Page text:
Sermon for Lent 1 by Graham MacFarlane
Lectionary Readings: Genesis 2.15-17;3.1-7; Romans 5.12-19; Matthew 4.1-11
Lead us not into temptation, Jesus taught us to pray. But every spring, we follow Jesus into the wilderness for 40 days, where he was led by the Spirit, according to Matthew, in order to be tempted by the devil. So what’s going on? Is observing Lent disobeying Jesus? Well it would be if it were an annual celebration of heroic moralism, if we tested ourselves in order to prove our holiness. If we flirted with, rather than fled from, the devil. Lent is not about heroic moralism. It is, rather, a time designated for acknowledging and repenting of our ongoing solidarity with Adam, with whom we make common cause in his opposition to God. It is also a time for commemorating Jesus’ 40-day fast in the wilderness, as an acknowledgement and thanksgiving for our solidarity with Christ, who has made common cause with us, by taking upon himself our iniquities.
Now, what does it mean to say ‘our solidarity with Adam’? Who is Adam? Adam means Man. The parable of Eden is not the story of the first sinners, but a story about all sinners. Adam is us, humanity in its opposition to God.
If Adam is not a historical person, what is Paul talking about in today’s epistle reading? He says: “sin came into the world through one man, and through sin death, and so death was spread to all men because all men sinned.” It very much sounds like he’s saying that Adam really was this utterly primitive individual person, who is responsible for introducing sin and death into the world, and so bears responsibility for our sinful natures. Paul says: “The judgment following one trespass brought condemnation, but the free gift following many trespasses brings justification.” That is, he seems to be setting up a perfect parallel between Adam and Christ. Adam was one historical man, his trespass brought condemnation. Jesus also was one historical man, his free gift brings justification.
But if Christ forms a perfect parallel to Adam, like two sides canceling each other in an equation, and if the trespass is Adam’s and not mine, then the free gift is also Adam’s, and not mine. But this is not at all Paul’s argument. For one thing, he is clear that Adam’s trespass is my trespass, they’re the same thing. And secondly, Christ and Adam are not parallel, but rather form an emphatic contrast. He says the free gift is not like the trespass, and again, the free gift is not like the effect of that one man’s sin. Christ and Adam are not commensurate; Christ is immeasurably greater than Adam. The burden of the passage is to show that, on the one side, Adam’s trespass is our trespass, that we as humans collectively own that trespass, and so collectively belong to Adam, and on the other side, that there is only one man who bears the whole responsibility of the sin of the world, and that’s not Adam, but Jesus Christ, who takes it upon himself.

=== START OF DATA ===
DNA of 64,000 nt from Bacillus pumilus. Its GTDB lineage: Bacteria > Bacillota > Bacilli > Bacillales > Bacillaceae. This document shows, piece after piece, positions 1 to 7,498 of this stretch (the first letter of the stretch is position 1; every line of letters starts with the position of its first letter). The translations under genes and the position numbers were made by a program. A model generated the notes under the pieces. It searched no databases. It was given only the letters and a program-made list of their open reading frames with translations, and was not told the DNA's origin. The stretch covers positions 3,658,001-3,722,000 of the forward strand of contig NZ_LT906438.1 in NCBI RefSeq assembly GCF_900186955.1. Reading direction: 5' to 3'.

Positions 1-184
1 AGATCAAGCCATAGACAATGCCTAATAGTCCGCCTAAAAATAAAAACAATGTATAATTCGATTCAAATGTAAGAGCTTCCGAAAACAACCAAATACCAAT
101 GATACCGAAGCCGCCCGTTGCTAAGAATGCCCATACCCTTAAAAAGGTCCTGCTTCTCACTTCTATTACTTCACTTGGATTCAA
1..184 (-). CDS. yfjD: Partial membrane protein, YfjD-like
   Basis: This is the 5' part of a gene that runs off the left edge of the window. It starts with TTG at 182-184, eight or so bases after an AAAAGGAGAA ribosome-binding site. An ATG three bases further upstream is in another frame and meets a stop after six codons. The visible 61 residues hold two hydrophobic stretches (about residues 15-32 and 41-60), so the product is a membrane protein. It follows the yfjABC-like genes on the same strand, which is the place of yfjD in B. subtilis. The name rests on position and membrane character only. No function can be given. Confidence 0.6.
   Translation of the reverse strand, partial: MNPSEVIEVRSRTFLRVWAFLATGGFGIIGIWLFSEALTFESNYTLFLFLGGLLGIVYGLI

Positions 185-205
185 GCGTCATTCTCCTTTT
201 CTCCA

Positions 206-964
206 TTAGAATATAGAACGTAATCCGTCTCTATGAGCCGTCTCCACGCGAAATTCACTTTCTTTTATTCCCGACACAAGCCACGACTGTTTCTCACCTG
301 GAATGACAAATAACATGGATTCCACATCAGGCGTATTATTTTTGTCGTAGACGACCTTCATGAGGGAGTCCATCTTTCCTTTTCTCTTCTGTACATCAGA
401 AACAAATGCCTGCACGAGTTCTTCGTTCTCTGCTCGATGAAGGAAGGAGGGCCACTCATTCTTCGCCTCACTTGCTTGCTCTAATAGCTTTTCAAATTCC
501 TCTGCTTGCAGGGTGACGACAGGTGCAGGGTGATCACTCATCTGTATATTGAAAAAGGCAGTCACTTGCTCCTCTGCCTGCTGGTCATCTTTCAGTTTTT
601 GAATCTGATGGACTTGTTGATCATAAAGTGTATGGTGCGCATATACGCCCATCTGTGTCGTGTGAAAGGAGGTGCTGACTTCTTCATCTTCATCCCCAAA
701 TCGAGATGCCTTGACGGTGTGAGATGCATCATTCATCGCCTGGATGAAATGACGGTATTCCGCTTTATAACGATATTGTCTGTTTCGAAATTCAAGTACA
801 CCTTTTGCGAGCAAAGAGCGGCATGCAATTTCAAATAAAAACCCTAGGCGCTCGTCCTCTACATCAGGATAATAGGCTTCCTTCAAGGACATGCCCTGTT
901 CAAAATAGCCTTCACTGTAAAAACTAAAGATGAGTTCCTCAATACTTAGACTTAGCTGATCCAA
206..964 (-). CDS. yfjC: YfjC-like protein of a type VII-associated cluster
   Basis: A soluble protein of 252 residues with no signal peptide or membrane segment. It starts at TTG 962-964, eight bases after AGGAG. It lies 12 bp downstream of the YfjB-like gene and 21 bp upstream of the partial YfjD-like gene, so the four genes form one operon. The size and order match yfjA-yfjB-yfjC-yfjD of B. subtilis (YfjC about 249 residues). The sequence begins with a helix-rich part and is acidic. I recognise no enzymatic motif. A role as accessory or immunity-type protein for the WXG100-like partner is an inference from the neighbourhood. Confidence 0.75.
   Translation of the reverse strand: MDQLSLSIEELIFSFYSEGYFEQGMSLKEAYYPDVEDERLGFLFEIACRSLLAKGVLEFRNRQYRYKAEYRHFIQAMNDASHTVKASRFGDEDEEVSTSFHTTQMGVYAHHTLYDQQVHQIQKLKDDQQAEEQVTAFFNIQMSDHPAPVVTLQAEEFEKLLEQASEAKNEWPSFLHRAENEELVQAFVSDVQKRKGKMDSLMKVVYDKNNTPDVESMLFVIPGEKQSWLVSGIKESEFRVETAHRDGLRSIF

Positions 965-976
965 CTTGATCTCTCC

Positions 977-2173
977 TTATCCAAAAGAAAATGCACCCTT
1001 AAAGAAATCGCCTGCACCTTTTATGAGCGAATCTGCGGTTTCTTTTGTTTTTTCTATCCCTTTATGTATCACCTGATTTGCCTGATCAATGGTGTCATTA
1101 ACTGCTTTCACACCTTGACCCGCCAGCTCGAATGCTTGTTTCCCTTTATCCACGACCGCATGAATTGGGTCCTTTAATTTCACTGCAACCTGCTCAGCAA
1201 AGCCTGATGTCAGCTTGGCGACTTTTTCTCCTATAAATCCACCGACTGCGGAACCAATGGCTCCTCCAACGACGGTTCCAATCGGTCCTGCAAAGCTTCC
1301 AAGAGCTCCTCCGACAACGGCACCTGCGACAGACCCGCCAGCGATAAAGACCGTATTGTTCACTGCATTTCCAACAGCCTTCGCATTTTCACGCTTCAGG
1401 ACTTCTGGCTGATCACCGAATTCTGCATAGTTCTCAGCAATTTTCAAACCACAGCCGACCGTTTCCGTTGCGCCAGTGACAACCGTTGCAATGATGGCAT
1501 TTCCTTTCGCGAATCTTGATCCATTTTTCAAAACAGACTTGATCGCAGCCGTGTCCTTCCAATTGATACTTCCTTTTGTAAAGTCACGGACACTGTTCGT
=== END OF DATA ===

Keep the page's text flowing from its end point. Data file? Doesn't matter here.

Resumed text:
It’s perfectly possible – I think highly likely – that Paul did think of Adam as a historical person, but that’s neither here nor there, it’s not what Paul is arguing, nor is it a premise of Paul’s argument, nor a necessary presupposition. Adam’s theological importance according to Paul is that he is “a type of the one who was to come”. Type here means image or reflection. But they’re not mirror images of one another; rather, Christ is like a man standing in a puddle: his reflection in the puddle is an image of him, but it’s upside down, insubstantial, and distorted. This is how Adam is to Christ. Christ is immeasurably greater than him, in power, status and authority. We can see this by comparing Christ’s temptation to Adam’s.